"So...how do we do this, Josh?"
She looked at him with those big blue eyes that always sought out answers. Of late, he never seemed to have any, and he knew he owed her better. He had been the one to suggest they sit down and talk like two, calm, rational adults, but now that they were actually facing each other, side-saddle on the sofa, physically closer than they'd been in months, he hadn't the slightest idea what to say.
"Maybe we could start at the beginning?" he offered weakly.
"Josh, we've known each other for eight years. If we start at the beginning, we'll need three weeks."
"You have that many questions?"
"Well, don't you have questions for me?"
"Of course I do, but not that many!"
"So why don't we just start asking each other what we need to know?"
"Because I'm not too good at...you know, the *direct* thing."
She was giving him her 'you're a big baby' glare. It had been a long while since she'd gratified him with a glare, and he liked it.
"...maybe we could...you know, *ease into* some of the heavy duty stuff by starting with some of the lighter stuff..."
He made the argument sound reasonable enough, but, in truth, it was firsthand evidence of how well the truth serum worked that made him wary of going too far too fast. Who knew what he would say?
"It's impractical to start at the beginning, Josh," she
reasoned, "...remember? We have an assignment from the President
that we haven't even come close to starting. The President told us
to have the conversation that would have been inappropriate to have
when we worked in the White House. We were talking about what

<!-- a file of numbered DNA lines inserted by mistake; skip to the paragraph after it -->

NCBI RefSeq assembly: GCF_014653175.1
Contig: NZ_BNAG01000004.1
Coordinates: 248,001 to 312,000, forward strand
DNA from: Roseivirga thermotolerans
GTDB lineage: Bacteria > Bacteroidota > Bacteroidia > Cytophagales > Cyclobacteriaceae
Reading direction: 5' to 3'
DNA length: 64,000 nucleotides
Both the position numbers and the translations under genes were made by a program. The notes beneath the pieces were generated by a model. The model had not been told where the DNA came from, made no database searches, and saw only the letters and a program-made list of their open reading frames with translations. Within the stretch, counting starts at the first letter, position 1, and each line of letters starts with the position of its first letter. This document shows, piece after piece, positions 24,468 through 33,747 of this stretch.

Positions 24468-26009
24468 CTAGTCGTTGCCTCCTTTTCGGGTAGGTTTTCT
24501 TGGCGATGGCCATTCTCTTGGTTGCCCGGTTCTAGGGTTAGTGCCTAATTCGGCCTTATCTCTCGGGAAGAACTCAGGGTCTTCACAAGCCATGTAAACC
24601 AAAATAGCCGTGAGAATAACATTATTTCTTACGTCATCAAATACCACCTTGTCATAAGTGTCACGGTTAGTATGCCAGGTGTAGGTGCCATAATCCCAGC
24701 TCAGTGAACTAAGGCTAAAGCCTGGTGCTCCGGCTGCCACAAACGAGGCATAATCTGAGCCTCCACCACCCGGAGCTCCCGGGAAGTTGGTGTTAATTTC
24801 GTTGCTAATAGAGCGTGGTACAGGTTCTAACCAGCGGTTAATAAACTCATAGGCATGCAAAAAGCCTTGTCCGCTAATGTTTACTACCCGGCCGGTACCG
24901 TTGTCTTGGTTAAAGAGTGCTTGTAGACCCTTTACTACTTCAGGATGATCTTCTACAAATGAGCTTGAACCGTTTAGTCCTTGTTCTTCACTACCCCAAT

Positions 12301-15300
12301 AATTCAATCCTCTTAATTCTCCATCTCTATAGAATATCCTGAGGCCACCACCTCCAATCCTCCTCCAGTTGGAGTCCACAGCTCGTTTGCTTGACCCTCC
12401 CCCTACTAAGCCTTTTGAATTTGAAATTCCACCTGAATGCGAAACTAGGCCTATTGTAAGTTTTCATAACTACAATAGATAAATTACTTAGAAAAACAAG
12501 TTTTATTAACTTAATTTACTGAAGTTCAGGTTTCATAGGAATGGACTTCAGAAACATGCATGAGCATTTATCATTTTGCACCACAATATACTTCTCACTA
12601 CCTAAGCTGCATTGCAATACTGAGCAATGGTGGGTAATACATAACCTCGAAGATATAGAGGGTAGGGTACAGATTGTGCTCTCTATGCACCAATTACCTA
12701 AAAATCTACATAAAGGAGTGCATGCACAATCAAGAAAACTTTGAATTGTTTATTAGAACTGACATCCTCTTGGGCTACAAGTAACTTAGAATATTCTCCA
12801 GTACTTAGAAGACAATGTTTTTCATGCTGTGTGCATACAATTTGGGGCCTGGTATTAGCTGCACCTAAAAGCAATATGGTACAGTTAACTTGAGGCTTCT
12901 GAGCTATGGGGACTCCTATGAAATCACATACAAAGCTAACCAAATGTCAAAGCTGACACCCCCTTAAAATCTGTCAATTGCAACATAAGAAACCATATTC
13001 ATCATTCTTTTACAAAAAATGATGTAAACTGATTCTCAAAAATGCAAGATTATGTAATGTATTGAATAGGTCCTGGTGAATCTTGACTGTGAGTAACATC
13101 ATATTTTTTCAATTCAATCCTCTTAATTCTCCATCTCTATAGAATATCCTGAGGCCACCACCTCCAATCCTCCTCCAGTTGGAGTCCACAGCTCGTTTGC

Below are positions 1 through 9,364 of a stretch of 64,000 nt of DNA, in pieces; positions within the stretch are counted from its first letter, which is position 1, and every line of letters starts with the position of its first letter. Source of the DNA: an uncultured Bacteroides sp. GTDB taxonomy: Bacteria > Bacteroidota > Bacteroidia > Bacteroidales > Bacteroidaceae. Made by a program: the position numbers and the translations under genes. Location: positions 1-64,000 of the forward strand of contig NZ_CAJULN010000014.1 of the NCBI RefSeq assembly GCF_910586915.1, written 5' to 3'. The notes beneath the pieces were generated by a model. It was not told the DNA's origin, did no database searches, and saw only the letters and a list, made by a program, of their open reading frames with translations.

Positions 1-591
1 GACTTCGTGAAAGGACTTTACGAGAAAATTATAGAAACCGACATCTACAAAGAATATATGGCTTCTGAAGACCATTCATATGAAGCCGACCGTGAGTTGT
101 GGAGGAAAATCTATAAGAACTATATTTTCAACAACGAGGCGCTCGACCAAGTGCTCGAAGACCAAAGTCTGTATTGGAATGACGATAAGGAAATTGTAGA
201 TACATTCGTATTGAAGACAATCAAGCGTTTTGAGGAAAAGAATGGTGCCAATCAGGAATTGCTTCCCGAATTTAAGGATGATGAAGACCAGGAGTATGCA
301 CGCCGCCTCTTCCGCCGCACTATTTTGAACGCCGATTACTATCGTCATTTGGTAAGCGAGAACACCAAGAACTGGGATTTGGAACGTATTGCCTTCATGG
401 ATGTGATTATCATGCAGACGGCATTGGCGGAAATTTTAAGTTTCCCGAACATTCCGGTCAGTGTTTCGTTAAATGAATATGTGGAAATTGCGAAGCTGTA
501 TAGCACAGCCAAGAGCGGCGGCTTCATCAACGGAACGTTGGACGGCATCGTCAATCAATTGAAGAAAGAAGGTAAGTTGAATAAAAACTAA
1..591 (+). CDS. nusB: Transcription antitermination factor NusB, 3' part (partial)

happened after we left."
"The two are related, Donna."
"Then hadn't we better get to the root of the problem?"
He sighed and finally nodded his surrender.
"I would be willing to start with the light weight questions...",
she offered diplomatically.
"--but you need some guarantee we're going to get to the real stuff in case the truth serum wears off and I chicken out."
He could still read her. Or maybe it was the other way around, and he knew that she could still read him.
Both of them thought for a minute before Donna spoke.
"Why don't we each write down a few questions--a range, varying from easy to hard? I'll give mine to you and you give me yours and that way neither of us can back out of asking what's really on our mind."
Now it was his turn to nod. He reached past her cautiously, not wanting to threaten her with his proximity but also not wanting to seem like he was trying not to touch her. He picked up the note pad on the end table next to her and tore off five pieces of paper for himself before handing her the pad to write on, as well as the pen in his pocket. They exchanged a look that sealed their agreement, and then spent what felt like a long time writing their five questions. Intermittently, they stole suspicious glances at one another, each one wondering how far the other would take this. Josh, typically paranoid, felt nauseous as he imagined what Donna would finally force him to be accountable for. She was finished before him and laid out her neatly folded pieces of paper on the coffee table, numbered from one to five.
"What are the numbers for?"
"One is the easiest, five is the hardest."
"Oh...I'll be done soon."
"Okay. Do you want some water?" she asked awkwardly.
"Yes, please," he answered just as awkwardly.